“Our dream, our goal, was to make this a 100 percent renewable operation. Everything from biodiesel to paperless tickets to bio-based lubricants on the tracks. We could have had solar stations along the way,” Culver said. “That was very appealing. I think there was a lot of interest in Iowa in doing that.”
In 2011, following a request to split the federal funds into two phases, Illinois was granted $177 million. Iowa was pledged the remaining approximately $53 million.
Pretty soon, the topic of passenger rail expansion had grown from local chatter to regional discussions to statewide debate.
“It was a very exciting time. We had a lot of people for it,” recalled Brad Neumann, assistant transportation planner with the Metropolitan Planning Organization of Johnson County. “Unfortunately, it didn’t work out that way.”
While the Illinois leg of the project, with a few snags, moved forward to connect Chicago to Moline, Iowa’s progress hit a roadblock in the 2010 gubernatorial election. After one term in office, Culver, one of the biggest champions of passenger rail in Iowa, was ousted and Terry Branstad returned office.
“Elections have consequences. After the 2010 election cycle in Iowa, we had a new governor obviously and he chose not to continue,” Culver said.
Meanwhile, shifting costs added uncertainty to the project’s feasibility.
By late 2013, new estimates placed the cost of the Iowa stretch of passenger rail close to $125 million. With the federal grant still in play, Iowa’s state and local share of the project looked to be about $72 million, with an approximately $600,000 annual operating cost, according to Iowa DOT.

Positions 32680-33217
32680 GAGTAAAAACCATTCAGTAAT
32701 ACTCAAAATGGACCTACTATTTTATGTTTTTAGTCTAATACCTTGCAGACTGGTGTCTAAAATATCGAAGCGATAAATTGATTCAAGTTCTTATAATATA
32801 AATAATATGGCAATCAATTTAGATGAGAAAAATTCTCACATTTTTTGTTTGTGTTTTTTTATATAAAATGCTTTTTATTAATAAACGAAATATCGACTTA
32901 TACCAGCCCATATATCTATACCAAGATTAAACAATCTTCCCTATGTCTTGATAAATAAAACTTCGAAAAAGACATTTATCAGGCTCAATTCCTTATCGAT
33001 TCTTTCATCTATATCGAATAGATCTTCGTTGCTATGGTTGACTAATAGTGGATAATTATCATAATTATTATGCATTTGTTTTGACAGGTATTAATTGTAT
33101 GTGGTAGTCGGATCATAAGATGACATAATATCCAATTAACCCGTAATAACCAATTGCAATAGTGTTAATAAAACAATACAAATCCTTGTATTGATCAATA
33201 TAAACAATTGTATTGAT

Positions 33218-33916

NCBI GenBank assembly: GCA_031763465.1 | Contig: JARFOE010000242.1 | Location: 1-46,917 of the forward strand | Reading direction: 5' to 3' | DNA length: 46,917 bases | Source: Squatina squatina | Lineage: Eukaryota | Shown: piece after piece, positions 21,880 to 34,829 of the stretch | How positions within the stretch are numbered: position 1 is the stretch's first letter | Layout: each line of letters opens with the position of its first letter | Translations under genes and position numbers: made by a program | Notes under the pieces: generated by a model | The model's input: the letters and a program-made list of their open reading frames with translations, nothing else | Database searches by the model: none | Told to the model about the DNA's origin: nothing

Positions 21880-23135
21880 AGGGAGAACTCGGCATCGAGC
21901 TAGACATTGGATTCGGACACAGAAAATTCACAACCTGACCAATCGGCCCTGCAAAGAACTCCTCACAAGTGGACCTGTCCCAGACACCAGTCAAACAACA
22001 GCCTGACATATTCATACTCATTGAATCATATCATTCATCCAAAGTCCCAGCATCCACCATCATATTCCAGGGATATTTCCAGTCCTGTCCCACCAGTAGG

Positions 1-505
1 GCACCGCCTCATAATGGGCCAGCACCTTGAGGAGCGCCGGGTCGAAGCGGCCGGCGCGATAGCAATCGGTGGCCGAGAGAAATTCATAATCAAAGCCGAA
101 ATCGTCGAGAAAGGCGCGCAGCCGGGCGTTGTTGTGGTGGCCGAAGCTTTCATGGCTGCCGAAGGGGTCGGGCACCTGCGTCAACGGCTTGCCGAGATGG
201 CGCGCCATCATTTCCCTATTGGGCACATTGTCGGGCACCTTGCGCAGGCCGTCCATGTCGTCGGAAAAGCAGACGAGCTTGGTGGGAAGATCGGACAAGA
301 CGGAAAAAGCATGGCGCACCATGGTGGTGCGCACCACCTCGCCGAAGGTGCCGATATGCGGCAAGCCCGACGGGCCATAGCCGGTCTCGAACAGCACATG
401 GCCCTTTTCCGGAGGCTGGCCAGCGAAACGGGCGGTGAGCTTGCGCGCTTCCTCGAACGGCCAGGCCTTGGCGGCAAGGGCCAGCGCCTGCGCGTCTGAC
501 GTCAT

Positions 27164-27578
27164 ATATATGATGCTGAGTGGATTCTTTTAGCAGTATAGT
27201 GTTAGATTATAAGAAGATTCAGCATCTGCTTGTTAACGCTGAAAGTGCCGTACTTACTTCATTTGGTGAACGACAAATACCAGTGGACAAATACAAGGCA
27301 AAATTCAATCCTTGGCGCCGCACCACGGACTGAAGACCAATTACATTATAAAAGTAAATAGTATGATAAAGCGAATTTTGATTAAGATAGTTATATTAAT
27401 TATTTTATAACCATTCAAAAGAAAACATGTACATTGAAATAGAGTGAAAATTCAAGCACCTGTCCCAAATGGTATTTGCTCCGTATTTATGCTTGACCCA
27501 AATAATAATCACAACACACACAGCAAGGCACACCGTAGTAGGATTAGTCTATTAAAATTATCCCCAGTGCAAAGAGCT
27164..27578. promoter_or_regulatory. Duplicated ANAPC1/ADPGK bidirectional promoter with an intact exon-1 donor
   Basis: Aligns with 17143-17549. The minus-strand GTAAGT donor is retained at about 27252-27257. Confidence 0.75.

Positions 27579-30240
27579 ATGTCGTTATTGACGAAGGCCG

“I’ve always been open to looking at different options and alternatives with regard to this, but I don’t want the state stuck with an ongoing subsidy. That’s my biggest concern,” Branstad told The Gazette in 2014.
Opponents of the service — which only had stops in a few Iowa communities — questioned passenger rail’s value to the entire state.
“It was the ongoing operating costs, I think that kind of riled people up outside of the area,” Neumann said. “They asked ‘Why am I paying for this train for Iowa City?’”
Meanwhile, supporters argued passenger rail would reduce congestion on the state highway system and serve as an economic development tool.
“It helps foster that economic tie to Chicago, to Des Moines and other places,” said Ryan Sempf, director of government relations and public policy with the Iowa City Area Chamber of Commerce.
As for Culver, the passenger rail project still holds promise.
“We missed a window of opportunity and hopefully there will be another chance to make it happen soon,” Culver said. “The conversation isn’t dead. It still makes all the sense in the world.”